First, apologies for how belated this is. Second, I probably shouldn’t admit this, but I don’t usually enjoy listening to film and TV scores.
Its not that I don’t find them interesting, or that I groan every time I have to review a composer reel for work (though I will if I have to listen to 12 composer reels in a day) – I just don’t think to put on a score for pleasure listening. With the Golden Globe nominations announced yesterday, I just had to give it up to Atticus Ross and Trent Reznor – their music for The Social Network might be the first film score I’ve actually had on repeat outside of the office.
Now that I’ve listened to the soundtrack over and over again a few times – I still hold true to my above criticisms, but at the same time definitely appreciate how good of a job music supervisor P.J. Bloom did choosing music that supports the film. And the film is really what is whelming.
As with all highly anticipated soundtracks, I wanted to wait until I actually saw the movie before passing final judgement, and I have to say I’m surprised at the assessment I’m about to make. The biggest revelation being that while Scott Pilgrim vs. The World is definitely a very music oriented film, its prime motif is video games. The editing, the music, the production design, the costume design, style, special effects, everything – are all geared to support this. I know, I know, everyone else knew that but me. And I did know it. But now I understand just how important it is for anyone taking a listen to the soundtrack to be aware of that.
I know most of you scoffed when you heard that a movie titled “Hot Tub Time Machine” was actually coming to a theatre near you. The only reason I even saw it was because a friend somehow got nine passes to a free screening of the film a few weeks before release. I thought it was some sort of joke, but still – free is free and everyone went, rolling our eyes the whole way. Of course, none of us would have been there if it had cost money. We sat through the entire thing (all 99 minutes of it) and when the lights came up, all turned to each other hesitantly, almost embarrassed:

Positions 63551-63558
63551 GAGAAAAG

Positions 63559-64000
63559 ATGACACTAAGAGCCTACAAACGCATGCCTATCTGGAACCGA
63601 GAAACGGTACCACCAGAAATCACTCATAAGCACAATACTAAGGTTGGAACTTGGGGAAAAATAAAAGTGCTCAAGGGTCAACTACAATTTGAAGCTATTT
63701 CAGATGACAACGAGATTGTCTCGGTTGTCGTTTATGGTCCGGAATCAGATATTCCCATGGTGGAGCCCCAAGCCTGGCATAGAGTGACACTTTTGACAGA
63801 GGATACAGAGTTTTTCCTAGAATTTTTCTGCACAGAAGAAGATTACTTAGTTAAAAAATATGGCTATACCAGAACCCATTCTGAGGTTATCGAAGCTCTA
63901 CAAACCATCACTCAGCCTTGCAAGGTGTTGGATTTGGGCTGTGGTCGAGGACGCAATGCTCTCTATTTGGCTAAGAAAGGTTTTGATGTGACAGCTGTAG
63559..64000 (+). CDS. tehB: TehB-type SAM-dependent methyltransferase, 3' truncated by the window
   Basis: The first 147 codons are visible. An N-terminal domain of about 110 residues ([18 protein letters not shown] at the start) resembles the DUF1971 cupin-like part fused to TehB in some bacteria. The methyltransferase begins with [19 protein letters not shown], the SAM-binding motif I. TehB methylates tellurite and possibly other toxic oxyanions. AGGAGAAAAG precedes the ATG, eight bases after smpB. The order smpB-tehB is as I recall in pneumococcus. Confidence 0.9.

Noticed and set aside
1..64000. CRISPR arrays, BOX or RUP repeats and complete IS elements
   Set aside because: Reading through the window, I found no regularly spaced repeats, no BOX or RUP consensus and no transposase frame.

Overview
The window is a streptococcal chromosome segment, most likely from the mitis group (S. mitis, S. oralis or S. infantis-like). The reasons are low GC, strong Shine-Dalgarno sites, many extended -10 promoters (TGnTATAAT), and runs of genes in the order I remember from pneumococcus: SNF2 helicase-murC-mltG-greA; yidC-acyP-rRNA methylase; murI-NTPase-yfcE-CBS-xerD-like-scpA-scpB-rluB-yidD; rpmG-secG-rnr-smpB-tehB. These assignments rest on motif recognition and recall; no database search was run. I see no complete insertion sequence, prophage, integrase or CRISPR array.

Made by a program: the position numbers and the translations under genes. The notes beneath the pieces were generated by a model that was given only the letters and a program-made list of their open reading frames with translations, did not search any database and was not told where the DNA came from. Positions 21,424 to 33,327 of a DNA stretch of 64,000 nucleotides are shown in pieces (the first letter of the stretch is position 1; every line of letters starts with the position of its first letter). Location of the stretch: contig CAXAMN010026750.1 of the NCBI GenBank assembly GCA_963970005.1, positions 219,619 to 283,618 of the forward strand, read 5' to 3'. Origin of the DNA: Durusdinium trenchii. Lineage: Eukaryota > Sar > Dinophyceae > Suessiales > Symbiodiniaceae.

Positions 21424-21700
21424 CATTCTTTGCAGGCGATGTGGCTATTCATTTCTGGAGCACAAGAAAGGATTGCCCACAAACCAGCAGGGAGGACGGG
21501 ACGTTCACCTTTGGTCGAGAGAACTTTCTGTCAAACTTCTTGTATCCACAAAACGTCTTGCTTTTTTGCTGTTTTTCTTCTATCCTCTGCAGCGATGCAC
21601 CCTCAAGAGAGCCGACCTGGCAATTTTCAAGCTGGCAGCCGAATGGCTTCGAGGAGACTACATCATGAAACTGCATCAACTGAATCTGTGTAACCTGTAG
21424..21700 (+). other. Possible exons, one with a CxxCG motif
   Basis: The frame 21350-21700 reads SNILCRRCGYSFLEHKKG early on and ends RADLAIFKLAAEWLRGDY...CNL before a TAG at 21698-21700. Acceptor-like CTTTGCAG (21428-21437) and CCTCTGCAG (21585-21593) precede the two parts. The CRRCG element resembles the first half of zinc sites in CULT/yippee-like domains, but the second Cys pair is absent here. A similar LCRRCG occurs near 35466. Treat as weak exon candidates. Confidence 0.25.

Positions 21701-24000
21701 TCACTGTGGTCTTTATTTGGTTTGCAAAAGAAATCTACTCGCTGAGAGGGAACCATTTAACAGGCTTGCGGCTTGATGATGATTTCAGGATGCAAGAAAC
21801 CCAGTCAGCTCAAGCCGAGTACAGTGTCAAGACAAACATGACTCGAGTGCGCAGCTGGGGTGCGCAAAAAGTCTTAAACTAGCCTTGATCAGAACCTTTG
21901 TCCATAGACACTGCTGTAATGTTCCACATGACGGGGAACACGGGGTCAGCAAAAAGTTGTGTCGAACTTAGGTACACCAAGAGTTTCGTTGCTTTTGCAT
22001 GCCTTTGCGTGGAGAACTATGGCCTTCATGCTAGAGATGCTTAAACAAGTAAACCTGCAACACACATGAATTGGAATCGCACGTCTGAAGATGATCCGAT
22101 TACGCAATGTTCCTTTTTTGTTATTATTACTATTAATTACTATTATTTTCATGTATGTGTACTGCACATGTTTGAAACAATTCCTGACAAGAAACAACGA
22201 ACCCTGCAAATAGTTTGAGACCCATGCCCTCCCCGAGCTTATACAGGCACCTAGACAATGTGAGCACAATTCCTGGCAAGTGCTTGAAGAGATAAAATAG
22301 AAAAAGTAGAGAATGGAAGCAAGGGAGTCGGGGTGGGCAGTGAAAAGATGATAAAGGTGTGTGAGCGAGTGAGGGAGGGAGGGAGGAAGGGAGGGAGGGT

“Guys, did you think…was that…that was actually really funny”
I know, I know. This soundtrack was the talk of the town weeks ago. Florence! Muse! Vampire Weekend! It’s old news. We’re past it. Why review it now?
Well, it’s one thing to put together an awesome compilation, but it’s a much harder task to ensure so many stand out tracks fit in the fabric of the movie – a cheesy, tweeny blockbuster vampire movie, nonetheless. To be perfectly honest, I sometimes think that the great Alexandra Patsavas – while brilliant and talented and with a knack for finding great undiscovered tunes – sometimes takes me out of the story going “Oooh! Miike Snow!” for a 4 second use. At the very end of the first Twilight movie, when Linkin Park launched us into the end credits I think I may have groaned out loud.
That said, – Eclipse was a breath of fresh air. Patsavas nails it. The songs blend in when they’re supposed to, and enhance key moments that need some extra oomph. It’s still a cheesy, tweeny vampire movie (Taylor Lautner as Jacob says to Robert Pattinson’s Edward Cullen at one point: “I mean let’s face it, I am hotter than you” cue theatre bursting into applause), but this time the music is what gives it – at least some – street cred.